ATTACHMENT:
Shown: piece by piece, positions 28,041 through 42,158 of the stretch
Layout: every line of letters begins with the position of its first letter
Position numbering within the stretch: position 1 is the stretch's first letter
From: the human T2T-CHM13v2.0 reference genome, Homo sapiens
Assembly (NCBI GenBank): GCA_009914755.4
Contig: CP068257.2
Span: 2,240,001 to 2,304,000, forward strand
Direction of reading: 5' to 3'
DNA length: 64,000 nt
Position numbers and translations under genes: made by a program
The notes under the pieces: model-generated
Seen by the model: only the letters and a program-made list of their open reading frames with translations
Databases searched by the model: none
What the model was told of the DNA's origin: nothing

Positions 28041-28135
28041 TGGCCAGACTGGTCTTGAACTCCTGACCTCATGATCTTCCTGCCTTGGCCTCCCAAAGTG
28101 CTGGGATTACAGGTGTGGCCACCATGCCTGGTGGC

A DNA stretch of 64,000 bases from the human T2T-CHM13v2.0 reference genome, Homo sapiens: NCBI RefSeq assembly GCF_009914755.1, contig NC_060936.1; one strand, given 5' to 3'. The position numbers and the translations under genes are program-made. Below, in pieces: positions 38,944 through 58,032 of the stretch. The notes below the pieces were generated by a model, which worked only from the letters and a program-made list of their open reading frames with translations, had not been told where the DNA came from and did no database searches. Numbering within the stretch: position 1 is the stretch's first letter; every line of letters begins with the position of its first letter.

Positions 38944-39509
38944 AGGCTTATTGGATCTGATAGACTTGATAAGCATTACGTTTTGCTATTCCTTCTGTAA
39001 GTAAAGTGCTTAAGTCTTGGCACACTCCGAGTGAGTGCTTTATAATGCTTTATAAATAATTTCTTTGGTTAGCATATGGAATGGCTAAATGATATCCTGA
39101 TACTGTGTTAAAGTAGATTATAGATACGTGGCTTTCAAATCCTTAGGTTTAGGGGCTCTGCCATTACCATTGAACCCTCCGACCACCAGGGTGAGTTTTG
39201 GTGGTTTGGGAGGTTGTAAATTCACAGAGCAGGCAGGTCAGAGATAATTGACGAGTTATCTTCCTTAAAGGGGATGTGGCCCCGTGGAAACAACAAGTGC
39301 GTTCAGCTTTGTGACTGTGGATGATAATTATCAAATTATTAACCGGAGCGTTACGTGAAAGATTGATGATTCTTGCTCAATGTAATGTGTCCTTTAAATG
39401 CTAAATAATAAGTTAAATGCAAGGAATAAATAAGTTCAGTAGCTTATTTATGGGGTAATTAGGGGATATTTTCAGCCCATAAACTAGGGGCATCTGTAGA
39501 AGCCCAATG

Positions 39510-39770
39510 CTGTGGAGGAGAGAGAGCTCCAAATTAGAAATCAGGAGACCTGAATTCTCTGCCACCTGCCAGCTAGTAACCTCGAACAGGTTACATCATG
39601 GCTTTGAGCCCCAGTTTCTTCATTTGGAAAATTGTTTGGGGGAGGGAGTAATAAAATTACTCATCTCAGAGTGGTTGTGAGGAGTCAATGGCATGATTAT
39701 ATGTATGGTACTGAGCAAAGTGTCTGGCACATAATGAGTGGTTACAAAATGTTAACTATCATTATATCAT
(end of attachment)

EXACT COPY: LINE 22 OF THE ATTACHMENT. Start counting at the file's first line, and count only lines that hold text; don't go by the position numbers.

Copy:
39101 TACTGTGTTAAAGTAGATTATAGATACGTGGCTTTCAAATCCTTAGGTTTAGGGGCTCTGCCATTACCATTGAACCCTCCGACCACCAGGGTGAGTTTTG